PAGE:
Artistic, religious and cultural traditions unite in the handwoven fabric behind our new Sacred Tibetan Textiles series. For centuries, Muslim families in Varanasi, India, have practiced the art of handweaving silks to create cloths and vestments for sacred rituals. The city lies just twelve kilometres from the Buddhist pilgrimage site Sarnath, where the Buddha first gave his sermon upon becoming enlightened. In this place, Islamic, Buddhist and even Hindu practices have become woven together in harmony.
In Varanasi, the Kasim family has been practicing this meditative tradition for generations, passing down the knowledge and reverence of their ancestors. The fabrics reproduced on these covers come straight from the Kasim Silk Emporium and are authentic expressions of the family’s cultural heritage. In these designs, created for Buddhist monasteries and the Dalai Lama, the weavers have portrayed the path to enlightenment, both in the Eight Auspicious Symbols of Buddhism represented by the pattern and in the brightness of the colours chosen.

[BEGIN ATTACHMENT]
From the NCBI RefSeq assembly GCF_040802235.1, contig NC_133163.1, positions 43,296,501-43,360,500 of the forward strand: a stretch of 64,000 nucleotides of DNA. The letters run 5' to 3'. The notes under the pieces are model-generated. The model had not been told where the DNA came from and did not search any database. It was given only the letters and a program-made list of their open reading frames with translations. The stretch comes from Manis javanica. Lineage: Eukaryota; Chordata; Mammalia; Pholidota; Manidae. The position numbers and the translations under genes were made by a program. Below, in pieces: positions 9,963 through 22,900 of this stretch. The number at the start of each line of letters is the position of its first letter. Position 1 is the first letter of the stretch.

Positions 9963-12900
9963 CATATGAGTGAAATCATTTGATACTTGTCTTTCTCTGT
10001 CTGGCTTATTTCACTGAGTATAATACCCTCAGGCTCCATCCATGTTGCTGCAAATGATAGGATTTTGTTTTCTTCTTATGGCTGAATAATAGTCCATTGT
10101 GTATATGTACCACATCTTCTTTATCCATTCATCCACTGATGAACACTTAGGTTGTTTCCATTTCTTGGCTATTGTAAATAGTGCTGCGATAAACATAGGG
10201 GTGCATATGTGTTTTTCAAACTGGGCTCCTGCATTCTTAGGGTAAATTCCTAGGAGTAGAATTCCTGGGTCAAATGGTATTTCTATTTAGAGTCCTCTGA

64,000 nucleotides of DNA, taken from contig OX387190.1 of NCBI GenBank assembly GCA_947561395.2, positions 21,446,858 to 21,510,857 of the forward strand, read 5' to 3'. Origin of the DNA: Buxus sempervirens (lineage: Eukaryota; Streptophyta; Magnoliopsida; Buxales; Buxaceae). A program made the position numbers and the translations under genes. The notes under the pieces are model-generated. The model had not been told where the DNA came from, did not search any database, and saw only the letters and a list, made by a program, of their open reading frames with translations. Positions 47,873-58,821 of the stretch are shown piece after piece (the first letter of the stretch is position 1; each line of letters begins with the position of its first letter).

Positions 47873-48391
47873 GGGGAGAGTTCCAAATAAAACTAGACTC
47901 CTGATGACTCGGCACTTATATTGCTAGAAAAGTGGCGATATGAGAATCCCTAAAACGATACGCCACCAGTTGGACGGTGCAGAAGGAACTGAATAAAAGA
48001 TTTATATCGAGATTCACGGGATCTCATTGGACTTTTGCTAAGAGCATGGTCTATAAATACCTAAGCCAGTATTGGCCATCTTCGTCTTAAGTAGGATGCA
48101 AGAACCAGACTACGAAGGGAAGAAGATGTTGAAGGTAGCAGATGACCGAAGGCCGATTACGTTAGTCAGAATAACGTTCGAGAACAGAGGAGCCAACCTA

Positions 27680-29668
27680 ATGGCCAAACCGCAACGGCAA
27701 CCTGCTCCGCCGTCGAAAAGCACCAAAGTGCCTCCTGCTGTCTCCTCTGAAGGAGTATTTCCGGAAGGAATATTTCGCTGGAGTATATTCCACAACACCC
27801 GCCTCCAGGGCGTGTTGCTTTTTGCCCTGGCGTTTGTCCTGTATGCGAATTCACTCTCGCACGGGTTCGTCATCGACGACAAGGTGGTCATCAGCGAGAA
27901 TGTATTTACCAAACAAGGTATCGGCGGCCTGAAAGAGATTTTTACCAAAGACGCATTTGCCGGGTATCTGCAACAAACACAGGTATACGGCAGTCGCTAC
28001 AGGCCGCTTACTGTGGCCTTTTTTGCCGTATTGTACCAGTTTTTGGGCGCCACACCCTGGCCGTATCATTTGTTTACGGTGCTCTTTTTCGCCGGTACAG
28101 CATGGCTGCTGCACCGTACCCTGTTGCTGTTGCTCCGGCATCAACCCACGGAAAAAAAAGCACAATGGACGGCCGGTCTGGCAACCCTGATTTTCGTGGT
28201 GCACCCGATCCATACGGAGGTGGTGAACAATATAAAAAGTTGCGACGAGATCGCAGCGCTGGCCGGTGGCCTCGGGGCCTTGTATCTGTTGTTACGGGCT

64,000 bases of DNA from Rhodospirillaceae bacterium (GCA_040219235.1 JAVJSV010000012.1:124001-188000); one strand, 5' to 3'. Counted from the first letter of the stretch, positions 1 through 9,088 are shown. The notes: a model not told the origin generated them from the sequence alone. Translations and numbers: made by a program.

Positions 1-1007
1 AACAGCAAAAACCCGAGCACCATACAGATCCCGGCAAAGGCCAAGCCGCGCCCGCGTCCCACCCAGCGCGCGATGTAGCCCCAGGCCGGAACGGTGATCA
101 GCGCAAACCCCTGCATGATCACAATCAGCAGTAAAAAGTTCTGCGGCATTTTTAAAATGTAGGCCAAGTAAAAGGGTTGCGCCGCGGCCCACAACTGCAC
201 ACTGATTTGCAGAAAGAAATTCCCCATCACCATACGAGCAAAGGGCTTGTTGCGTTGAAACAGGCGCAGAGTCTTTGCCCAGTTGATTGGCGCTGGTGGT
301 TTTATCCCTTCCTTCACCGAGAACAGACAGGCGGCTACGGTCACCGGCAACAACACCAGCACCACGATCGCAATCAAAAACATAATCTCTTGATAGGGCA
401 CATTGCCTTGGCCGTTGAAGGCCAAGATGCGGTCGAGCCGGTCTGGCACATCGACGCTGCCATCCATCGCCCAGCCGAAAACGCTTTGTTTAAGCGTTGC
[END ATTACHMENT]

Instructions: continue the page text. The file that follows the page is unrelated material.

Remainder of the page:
An expression of faith and spirituality, these brocade fabrics are both beautiful and highly symbolic, and the care that goes into each individual stitch is a visual example of the weaver’s adherence to a sacred ritual. With our Sacred Tibetan Textiles series, we pay tribute to the rich heritage of Indian handweaving and to the craftspeople who continue this devotional practice today.
About Paperblanks: 25 years ago, we created Paperblanks to help keep book heritage alive and vital in our modern age, and to offer an inspiring space for people to express themselves. Thanks for joining us on this journey! For more about Paperblanks, go to our website at paperblanks.com.